PCSK9 and LDL Cholesterol: Any Good?

An editorial from the Annals of Internal Medicine in the April 2015 edition:

In 2003, mutations in the gene encoding the enzyme proprotein convertase subtilisin/kexin type 9 (PCSK9) were identified as genetic causes for familial hypercholesterolemia (1). Investigations soon showed that PCSK9 was a key regulator of low-density lipoprotein (LDL) cholesterol metabolism that promoted the hepatic degradation of LDL receptors and reduced the liver’s ability to remove circulating LDL cholesterol. The subsequent characterization of loss-of-function mutations in PCSK9 that result in markedly reduced LDL cholesterol plasma levels set the stage for a new class of lipid-lowering therapies that might prevent cardiovascular disease (CVD) (2).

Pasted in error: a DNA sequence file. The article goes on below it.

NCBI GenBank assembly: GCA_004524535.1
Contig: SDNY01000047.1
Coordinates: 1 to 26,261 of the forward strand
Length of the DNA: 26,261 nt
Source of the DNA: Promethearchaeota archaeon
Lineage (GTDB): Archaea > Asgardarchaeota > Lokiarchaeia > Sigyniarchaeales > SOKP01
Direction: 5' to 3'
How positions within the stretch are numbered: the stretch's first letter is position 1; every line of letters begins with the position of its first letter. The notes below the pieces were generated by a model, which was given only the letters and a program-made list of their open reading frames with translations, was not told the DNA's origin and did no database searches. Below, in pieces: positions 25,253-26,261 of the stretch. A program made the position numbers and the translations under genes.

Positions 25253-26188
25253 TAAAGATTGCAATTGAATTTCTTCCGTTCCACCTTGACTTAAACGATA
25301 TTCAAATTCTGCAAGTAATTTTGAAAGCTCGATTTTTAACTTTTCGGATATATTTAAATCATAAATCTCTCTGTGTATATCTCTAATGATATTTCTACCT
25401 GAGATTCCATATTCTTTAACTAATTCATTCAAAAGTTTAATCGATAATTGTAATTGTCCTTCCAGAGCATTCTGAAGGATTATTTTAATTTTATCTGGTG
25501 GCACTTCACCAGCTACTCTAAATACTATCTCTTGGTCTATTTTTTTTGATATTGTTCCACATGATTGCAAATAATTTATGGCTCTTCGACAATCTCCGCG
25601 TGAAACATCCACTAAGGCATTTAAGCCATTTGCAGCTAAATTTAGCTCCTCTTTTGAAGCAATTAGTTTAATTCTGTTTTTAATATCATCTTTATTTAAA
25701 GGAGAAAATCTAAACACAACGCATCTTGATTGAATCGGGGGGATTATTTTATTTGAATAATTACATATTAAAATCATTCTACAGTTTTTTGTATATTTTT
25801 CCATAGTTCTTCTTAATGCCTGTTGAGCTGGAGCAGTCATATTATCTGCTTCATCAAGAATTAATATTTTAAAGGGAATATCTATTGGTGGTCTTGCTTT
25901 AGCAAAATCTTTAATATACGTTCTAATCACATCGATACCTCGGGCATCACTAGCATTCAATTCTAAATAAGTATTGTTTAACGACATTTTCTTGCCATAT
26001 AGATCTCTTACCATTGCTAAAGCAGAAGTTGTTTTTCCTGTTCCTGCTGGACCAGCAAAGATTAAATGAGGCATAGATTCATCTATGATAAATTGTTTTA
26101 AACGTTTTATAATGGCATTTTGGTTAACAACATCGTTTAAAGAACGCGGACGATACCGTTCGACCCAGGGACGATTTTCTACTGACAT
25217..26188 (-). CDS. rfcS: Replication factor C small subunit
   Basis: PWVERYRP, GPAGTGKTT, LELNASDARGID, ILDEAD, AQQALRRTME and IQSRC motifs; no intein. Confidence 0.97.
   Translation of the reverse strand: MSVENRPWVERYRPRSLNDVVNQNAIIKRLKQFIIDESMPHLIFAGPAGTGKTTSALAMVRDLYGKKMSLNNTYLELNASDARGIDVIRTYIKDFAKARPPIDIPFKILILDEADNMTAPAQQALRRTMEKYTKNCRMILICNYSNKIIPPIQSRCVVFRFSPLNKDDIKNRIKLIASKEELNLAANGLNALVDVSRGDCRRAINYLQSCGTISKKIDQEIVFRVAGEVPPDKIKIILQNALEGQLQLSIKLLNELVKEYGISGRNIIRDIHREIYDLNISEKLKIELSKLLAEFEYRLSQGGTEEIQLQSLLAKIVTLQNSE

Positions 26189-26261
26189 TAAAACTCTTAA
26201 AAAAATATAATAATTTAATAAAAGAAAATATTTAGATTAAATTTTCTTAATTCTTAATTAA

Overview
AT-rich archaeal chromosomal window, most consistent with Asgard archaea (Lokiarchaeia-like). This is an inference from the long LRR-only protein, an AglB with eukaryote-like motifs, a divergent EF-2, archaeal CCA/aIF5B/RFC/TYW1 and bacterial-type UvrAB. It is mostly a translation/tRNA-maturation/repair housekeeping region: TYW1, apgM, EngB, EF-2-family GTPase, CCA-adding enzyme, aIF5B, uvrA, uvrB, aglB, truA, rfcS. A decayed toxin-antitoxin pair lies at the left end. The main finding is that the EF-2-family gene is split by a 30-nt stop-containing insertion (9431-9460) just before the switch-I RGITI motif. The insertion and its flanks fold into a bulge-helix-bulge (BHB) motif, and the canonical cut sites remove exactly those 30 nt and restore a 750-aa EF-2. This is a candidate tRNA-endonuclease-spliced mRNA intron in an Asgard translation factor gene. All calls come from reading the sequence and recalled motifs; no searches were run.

Drug development progressed rapidly. Within the past 5 years, many monoclonal antibodies, including evolocumab, alirocumab, and bococizumab, were developed as PCSK9 inhibitors that disrupt the interaction between PCSK9 and the LDL receptor. These inhibitors, which are administered subcutaneously in monthly or semimonthly injections, produced striking reductions in LDL cholesterol when compared with placebo or ezetimibe in randomized, controlled trials (3–4).